By Jon Weisman
Speaking to reporters on Winter Development Camp media day at Dodger Stadium, Ned Colletti reiterated (among several topics, including the three-year-contract extension for Don Mattingly) that the team does not tolerate Yasiel Puig’s offseason mistakes — most recently an arrest speeding 110 mph in Florida — that conversations to educate him are ongoing and the outfielder has shown contrition.
“It’s a very interesting dynamic,” Colletti said. “I see a lot of different sides to it. I don’t condone what he’s done. I don’t know if it’s ironic, but it’s interesting to me that since the offseason began, he’s spent a lot of time in L.A., and he’s really spent a lot of time with kids. … He’s setting this great example and doing stuff I don’t see many big-league players do within the community. At the same time, there are boundaries you’ve got to stay in. Whether it’s how you drive or other things in your life, it’s part of growing up. That’s part of being responsible. That’s a key thing for us, and a key thing for him.”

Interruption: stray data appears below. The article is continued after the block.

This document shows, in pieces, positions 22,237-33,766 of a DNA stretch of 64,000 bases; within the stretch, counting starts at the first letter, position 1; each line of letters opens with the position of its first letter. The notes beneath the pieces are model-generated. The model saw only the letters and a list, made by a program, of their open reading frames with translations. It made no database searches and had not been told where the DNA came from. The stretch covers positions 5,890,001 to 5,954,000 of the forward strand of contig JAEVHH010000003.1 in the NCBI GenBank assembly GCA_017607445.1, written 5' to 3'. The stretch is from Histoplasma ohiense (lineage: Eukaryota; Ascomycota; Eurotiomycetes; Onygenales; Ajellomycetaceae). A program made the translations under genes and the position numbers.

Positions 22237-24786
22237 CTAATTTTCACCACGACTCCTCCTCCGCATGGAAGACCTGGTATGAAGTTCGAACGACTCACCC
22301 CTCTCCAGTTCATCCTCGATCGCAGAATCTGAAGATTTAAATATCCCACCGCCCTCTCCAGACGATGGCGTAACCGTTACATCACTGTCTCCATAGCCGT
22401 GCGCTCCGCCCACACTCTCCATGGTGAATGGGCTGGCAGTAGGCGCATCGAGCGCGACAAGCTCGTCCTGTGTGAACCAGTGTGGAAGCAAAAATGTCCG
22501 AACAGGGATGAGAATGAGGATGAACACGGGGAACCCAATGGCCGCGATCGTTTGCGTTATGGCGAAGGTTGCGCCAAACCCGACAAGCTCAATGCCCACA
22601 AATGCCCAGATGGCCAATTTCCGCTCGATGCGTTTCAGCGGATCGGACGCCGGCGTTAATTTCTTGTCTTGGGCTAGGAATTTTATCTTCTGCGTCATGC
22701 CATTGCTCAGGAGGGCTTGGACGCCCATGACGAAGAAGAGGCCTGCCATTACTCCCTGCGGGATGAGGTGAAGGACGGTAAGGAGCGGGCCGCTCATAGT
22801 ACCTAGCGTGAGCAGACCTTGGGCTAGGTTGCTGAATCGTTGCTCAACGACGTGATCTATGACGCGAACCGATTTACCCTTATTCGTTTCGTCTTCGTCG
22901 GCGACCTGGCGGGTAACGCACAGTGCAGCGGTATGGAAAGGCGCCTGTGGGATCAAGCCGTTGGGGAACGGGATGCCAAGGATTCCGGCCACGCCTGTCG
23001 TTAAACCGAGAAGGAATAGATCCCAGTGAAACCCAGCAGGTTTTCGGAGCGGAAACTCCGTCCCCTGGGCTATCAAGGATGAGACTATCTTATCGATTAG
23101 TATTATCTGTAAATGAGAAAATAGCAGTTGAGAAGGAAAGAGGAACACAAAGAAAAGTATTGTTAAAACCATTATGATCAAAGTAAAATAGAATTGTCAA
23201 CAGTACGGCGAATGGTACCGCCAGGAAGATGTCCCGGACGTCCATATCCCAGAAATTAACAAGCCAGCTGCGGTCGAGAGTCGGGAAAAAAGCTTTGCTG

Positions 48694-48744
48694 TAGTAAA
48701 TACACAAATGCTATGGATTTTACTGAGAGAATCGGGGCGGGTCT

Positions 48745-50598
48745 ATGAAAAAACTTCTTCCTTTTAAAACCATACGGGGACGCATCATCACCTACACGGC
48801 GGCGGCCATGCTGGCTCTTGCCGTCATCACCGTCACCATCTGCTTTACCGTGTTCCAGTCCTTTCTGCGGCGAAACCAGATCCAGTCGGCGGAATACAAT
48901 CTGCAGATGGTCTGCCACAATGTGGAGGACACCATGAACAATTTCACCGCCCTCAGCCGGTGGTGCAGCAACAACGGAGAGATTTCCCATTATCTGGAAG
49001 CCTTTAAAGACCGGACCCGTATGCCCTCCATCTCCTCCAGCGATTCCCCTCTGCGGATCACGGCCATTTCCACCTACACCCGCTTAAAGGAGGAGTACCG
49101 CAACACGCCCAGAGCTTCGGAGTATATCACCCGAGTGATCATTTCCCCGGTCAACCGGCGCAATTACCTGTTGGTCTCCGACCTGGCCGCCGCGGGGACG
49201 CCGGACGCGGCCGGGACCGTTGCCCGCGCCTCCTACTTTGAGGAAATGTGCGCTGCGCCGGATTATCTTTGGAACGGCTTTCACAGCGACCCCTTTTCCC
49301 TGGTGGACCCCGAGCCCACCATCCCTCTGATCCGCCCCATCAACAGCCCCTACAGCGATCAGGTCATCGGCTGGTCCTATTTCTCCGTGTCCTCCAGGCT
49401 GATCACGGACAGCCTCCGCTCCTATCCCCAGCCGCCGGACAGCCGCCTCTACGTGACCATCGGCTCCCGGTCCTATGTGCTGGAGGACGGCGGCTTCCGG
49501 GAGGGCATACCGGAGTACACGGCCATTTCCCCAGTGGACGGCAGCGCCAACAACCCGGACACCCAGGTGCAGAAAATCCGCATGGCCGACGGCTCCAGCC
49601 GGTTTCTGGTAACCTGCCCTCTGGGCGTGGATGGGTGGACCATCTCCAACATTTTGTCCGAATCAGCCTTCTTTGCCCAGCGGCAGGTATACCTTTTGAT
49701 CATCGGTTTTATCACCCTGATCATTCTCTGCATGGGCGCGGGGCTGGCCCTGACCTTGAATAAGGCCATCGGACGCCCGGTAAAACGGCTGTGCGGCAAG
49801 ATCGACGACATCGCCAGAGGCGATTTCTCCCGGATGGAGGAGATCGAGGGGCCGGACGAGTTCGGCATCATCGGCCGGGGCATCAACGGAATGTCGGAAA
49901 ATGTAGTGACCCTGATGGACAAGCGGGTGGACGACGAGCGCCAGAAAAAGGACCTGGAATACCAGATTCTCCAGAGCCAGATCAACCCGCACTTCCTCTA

Colletti said that he and Puig converse regularly, including the day he was arrested. He stressed that “he is an adult” and a 24/7 babysitter is nor what’s called for.
“He’s always been contrite with me,” Colletti added. “When I talked to him, he knew. He wasn’t in a good conversation, and he knew he wasn’t in a good spot. And he knew he had let a lot of people down. I said to him, ‘You did all this wonderful stuff in the community. How do you plan on explaining this to the kids? What if something tragic had happened — how are you going to explain that to the kids?’ ”
Colletti said several members of the organization continue to work with Puig to help him mature.
“We don’t condone the behavior,” Colletti said. “We do a lot of different things to teach and to mentor and to show him the responsibility that’s necessary … and educate to get to the point where the behavior conforms with what we need.”